The son of the painter Jean-Honoré Fragonard, Evariste Fragonard studied with his father before entering the studio of Jacques-Louis David at an early age. A precocious student, he made his Salon debut in 1793 at the age of only thirteen, exhibiting a drawing of Timoleon Sacrificing his Brother. A few months later he won two second prize medals at the great concours held in the Year II of the Republic. He continued to show regularly at the Salon until 1842, exhibiting drawings, scenes from Napoleonic history and, from around 1820 onwards, troubadour paintings. Equally adept at large-scale history scenes and intimate cabinet pictures, Fragonard was in great demand throughout his later career. In 1810 he received a commission to paint a series of grisailles for the Palais Bourbon, and later won several further official commissions, including a series of historical subjects for the museum at Versailles. He also painted a Martyrdom of Saint James for the church of Saint-Jacques-du-Haut-Pas in Paris, as well as another canvas for the Cathedral in Strasbourg. Fragonard was also active as a sculptor and, like his father, produced designs for lithographs and book illustrations, notably Baron Taylor’s Voyages pittoresques, published in 1824. Between 1806 and 1839 he created decorative patterns for Sèvres porcelain. Several of his surviving drawings and sketches are in the Louvre, the Musée Fragonard in Grasse and the Manufacture de Sèvres.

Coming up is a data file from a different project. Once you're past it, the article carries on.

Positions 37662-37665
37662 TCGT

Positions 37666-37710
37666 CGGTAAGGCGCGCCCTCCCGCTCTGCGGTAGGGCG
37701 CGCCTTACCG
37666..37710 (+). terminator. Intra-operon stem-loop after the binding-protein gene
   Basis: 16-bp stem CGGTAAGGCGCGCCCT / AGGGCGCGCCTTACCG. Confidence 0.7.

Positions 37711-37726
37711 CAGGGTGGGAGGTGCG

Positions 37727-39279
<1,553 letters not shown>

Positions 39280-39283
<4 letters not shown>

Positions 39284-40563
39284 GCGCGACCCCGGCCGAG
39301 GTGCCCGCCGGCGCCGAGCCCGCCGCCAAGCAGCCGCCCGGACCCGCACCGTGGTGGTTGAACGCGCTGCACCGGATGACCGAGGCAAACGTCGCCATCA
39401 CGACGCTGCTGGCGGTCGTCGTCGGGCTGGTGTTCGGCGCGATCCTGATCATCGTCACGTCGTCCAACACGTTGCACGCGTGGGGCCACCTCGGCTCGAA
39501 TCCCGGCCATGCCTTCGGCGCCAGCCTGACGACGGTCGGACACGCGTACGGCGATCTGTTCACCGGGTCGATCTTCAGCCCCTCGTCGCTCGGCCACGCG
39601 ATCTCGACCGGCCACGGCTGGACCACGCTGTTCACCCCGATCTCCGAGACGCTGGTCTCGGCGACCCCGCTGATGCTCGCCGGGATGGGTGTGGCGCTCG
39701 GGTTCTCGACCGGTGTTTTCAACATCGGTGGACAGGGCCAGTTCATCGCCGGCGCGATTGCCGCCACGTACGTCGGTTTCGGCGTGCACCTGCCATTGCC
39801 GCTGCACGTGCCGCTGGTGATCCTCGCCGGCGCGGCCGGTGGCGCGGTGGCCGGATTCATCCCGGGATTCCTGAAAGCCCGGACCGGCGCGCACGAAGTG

This small painting depicts Aglaia, Euphrosyne and Thalia, the Three Graces of classical mythology. Daughters of Zeus, the three Graces personified beauty, and served as attendants to Venus and other goddesses. The present sketch is a typical work of the first part of Evariste Fragonard’s career, when he worked predominantly in a Neoclassical vein. Many of his Neoclassical drawings of this type, produced during the Consulate and Empre, were exhibited at the Salons between 1793 and 1812, and were often reproduced as prints. Similar floating figures of the three Graces, albeit with wings, appear in a large and highly finished black chalk drawing of Psyche Before Venus of c.1797 in the Louvre.